Viewport width =
August 8, 2011 | by  | in News |
Share on FacebookShare on Google+Pin on PinterestTweet about this on Twitter

Yet Another Bus Story in Salient

Wellington City Councillors want public transport to be more affordable for tertiary students.

In a submission on Greater Wellington Regional Council’s Public Transport Plan they called for concession fares for students on buses and trains.
The goal of the policy is to encourage a rise in the use of public transport.

“Patronage has not been growing in recent years, partly as a result of reliability issues and fare increases,” the submission said.
VUWSA and Victoria University will both be arguing for concession fares for students in oral submissions on the Plan this week.
“VUWSA and Victoria have been calling for affordable public transport for students for years, but the Regional Council hasn’t moved,” VUWSA President Seamus Brady said.

“The average student has a weekly income of around $240. Many can only work part time (if at all) and most of their income is eaten up by rents, flat expenses and travel costs getting to study or work.”

Wellington is already late to the game on helping its students out, with Auckland tertiary students having their transport subsidised, and ones in Palmerston North getting it free.

Brady will likely have a tough time convincing some Regional Councillors like Peter Glensor who questioned the proposed concession fares.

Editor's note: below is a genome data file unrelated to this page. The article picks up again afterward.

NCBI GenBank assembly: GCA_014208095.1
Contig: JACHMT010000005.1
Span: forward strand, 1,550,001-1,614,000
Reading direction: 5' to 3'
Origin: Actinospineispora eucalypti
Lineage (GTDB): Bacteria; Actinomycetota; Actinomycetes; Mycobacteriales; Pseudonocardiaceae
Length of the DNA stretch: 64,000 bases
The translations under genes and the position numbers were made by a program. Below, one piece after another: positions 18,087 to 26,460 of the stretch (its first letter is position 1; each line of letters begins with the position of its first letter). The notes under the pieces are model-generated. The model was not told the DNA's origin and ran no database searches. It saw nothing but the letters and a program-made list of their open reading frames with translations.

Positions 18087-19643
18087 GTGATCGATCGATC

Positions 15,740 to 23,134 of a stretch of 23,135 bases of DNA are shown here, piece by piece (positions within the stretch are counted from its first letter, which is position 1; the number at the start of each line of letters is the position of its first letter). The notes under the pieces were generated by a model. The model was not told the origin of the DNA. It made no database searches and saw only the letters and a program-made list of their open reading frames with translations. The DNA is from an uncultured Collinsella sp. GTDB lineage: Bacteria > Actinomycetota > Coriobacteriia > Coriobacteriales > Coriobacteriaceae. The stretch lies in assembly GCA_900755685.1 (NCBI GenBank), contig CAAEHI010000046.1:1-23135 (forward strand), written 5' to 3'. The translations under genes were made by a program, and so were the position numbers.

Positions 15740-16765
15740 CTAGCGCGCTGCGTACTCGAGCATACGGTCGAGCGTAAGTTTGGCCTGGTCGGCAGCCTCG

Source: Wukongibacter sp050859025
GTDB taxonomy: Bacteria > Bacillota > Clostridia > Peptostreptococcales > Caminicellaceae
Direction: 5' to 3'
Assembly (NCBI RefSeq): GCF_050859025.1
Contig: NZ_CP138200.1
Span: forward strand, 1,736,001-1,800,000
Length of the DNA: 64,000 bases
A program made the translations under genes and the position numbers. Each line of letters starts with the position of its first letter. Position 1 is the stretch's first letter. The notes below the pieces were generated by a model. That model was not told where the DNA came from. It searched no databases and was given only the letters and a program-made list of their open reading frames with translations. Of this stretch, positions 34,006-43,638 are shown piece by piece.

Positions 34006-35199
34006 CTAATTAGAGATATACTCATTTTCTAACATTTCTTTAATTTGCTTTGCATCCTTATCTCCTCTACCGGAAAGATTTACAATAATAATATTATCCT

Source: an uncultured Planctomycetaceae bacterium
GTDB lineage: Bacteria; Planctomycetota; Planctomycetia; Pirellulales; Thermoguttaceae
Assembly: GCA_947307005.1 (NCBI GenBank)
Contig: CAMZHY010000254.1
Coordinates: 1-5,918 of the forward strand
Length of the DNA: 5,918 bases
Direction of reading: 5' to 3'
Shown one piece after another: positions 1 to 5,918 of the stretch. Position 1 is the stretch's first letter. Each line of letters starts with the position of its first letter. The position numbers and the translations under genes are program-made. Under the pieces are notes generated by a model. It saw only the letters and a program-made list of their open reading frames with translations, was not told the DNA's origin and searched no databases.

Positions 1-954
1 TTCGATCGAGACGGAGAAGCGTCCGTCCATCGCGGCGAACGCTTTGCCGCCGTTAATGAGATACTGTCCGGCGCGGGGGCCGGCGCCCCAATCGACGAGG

“Why is a university student more needy than a person earning the minimum wage?” Glensor asked.
However this view is not shared by all the Regional Councillors.

Councillor Daran Ponter voted against fare increase in June, citing unfairness to students as one of his objections.
He suggested at the time that lowering off-peak fares could be one way to help students and other vulnerable people like those who are unemployed.
Concern about the issue has also been voiced from Parliament, with Labour MP Charles Chauvel calling for a freeze on fares at the time of the increase.
“At a time when people are struggling to make ends meet, for those who rely on public transport to get by, this will be a heavy blow,” Chauvel said.

Share on FacebookShare on Google+Pin on PinterestTweet about this on Twitter

About the Author ()

Comments (1)

Trackback URL / Comments RSS Feed

  1. Jory says:

    A prefect reply! Thanks for taking the trouble.

Recent posts

  1. An (im)possible dream: Living Wage for Vic Books
  2. Salient and VUW tussle over Official Information Act requests
  3. One Ocean
  4. Orphanage voluntourism a harmful exercise
  5. Interview with Grayson Gilmour
  6. Political Round Up
  7. A Town Like Alice — Nevil Shute
  8. Presidential Address
  9. Do You Ever Feel Like a Plastic Bag?
  10. Sport
1

Editor's Pick

In Which a Boy Leaves

: - SPONSORED - I’ve always been a fairly lucky kid. I essentially lucked out at birth, being born white, male, heterosexual, to a well off family. My life was never going to be particularly hard. And so my tale begins, with another stroke of sheer luck. After my girlfriend sugge